Last year, the Atlantic reported that Biden wouldn’t do more than he’d already promised on the marijuana front until he was dealt some cold, hard, convincing science on its health effects—more than most of the promising-but-inconclusive science we’re working with now. That’ll be a long time coming. But Biden is also harnessed to a Democratic-majority Congress that’s keen on changing federal law. In December, the House passed a major marijuana decriminalization bill, called the MORE Act and sponsored by now-Veep Kamala Harris, that would’ve been doomed in the Republican Senate. Thanks to Stacey Abrams and Georgia’s voters, the Senate outlook is glittery in 2021, with Biden having little to do with it beyond accompanying such legislation into law.

Besides, Democrats (and a few Republicans) in both chambers have been talking a big game about marijuana reform for years. The means may not be clear yet, but the ambition is there.

democratic presidential candidates debate in charleston ahead of sc primary

A supporter of cannabis legalization demonstrates outside of the Democratic presidential debate on February 25, 2020 in Charleston, South Carolina.

Drew AngererGetty Images

At the risk of reading too much into tea leaves, marijuana business publications and nonprofits aimed at marijuana reform have optimistically highlighted that Biden is appointing certain folks to new roles—in the Department of Health, the Justice Department, and the DNC—who’d likely favor reform. As attorneys general, Jeff Session and William Barr were predictably bad for such progress. Biden’s pick Merrick Garland isn’t exactly a revolutionary, but so far, he hasn’t been openly antagonistic, so that’s something.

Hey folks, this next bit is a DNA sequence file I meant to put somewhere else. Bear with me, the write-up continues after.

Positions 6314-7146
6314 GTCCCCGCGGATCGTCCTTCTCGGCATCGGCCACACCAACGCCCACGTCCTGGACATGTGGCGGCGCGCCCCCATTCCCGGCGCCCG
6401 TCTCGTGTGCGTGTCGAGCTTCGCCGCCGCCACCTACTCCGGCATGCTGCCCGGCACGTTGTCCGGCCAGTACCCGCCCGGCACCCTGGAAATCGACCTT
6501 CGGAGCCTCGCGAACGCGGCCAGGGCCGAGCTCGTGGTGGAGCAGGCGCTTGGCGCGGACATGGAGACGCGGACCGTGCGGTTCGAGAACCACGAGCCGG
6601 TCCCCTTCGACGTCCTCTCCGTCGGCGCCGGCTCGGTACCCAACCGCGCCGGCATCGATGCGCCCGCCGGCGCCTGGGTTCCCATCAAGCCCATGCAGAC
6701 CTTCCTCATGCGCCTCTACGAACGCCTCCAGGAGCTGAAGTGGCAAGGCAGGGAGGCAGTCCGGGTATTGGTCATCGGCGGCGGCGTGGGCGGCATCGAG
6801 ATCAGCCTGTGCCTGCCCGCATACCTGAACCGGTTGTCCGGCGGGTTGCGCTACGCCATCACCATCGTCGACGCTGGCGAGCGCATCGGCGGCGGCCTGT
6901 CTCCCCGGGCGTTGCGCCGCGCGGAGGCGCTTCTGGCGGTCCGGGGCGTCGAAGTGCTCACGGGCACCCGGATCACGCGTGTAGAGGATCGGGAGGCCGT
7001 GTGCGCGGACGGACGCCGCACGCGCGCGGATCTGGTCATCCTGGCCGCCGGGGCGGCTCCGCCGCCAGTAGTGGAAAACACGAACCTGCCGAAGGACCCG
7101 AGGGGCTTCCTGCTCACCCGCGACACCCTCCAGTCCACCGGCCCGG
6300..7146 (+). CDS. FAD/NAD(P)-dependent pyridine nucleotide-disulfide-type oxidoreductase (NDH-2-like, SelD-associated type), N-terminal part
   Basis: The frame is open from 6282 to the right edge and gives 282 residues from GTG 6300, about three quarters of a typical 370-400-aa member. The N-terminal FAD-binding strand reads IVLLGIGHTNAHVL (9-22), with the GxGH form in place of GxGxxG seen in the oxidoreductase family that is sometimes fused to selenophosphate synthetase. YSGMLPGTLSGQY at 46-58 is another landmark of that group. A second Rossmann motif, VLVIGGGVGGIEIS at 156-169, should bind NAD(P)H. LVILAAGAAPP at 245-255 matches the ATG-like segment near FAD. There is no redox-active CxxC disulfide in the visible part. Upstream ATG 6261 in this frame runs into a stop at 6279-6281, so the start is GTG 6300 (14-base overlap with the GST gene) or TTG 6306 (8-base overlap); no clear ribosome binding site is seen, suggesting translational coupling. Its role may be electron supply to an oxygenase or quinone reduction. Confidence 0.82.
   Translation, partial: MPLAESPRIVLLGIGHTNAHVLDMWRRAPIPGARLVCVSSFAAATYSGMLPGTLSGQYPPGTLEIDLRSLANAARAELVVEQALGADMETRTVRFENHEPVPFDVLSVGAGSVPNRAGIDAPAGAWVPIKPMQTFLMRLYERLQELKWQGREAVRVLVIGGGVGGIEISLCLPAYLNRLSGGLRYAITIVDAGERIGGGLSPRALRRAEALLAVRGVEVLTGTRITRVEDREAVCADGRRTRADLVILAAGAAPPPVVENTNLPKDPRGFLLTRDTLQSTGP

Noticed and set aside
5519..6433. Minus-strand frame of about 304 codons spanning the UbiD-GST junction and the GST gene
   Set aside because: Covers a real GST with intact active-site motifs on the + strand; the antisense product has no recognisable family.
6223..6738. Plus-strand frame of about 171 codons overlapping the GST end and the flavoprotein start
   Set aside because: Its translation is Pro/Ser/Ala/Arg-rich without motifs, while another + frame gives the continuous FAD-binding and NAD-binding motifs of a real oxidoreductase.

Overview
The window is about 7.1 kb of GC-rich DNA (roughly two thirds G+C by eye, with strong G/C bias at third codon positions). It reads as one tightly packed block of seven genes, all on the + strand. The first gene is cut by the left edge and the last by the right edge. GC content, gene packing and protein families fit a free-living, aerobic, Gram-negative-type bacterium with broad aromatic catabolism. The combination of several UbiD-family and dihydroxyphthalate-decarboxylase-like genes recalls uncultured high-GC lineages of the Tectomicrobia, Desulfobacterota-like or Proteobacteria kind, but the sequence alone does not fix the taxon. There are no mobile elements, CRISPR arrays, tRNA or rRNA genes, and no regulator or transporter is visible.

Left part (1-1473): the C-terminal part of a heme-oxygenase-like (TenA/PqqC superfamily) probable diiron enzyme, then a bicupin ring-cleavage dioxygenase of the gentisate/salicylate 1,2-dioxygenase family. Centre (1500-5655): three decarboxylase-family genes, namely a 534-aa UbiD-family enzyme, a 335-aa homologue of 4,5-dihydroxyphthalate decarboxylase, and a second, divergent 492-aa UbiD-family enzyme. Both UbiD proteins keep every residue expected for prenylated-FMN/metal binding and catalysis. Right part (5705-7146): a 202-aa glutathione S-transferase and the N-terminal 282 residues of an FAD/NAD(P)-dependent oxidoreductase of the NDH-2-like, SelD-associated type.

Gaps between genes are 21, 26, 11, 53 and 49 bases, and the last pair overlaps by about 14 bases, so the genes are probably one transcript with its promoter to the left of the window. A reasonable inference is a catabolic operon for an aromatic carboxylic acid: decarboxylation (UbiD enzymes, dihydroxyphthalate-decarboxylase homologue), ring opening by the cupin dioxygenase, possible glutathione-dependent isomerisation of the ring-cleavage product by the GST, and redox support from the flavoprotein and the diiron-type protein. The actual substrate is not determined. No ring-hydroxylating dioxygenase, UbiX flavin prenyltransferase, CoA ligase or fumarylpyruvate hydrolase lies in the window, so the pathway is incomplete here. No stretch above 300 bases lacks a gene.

In short, marijuana will almost certainly be decriminalized under a Democratic-controlled Congress and a Biden presidency. What remains uncertain is just how far legislation would go to address racial disparities and make reparations to communities unfairly punished by the last decades of our country’s so-called War on Drugs. Legalization is way the hell up in the air.

The cannabis industry has made headway, federal inaction be damned.

Look to the states for a different display of what all (or most) Americans want to legally put into their bodies. As of early 2021, 35 states plus the District of Columbia allow medical marijuana use. Of those states, 15 have made it legal for recreational use, too. In the last election alone, New Jersey, South Dakota, Montana, and Arizona went green. New York is salivating over legalization this year, in part because tax revenue from cannabis sales could help its economy rebound after the pandemic finally loosens its grasp.

Still, prisoners in on nonviolent drug offenses remain imprisoned. State legalization laws don’t right past wrongs unless heavily influenced by advocates. The legal industry is uncomfortably white. Among the weed-smoking, -vaping, -eating, -toking, -drinking public, conversations about cannabis have to be entrenched in social justice so they can waft up into politics.

You’ve got all of this to process, just in time to wrap your mind around legal psychedelics.

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Lifestyle – Esquire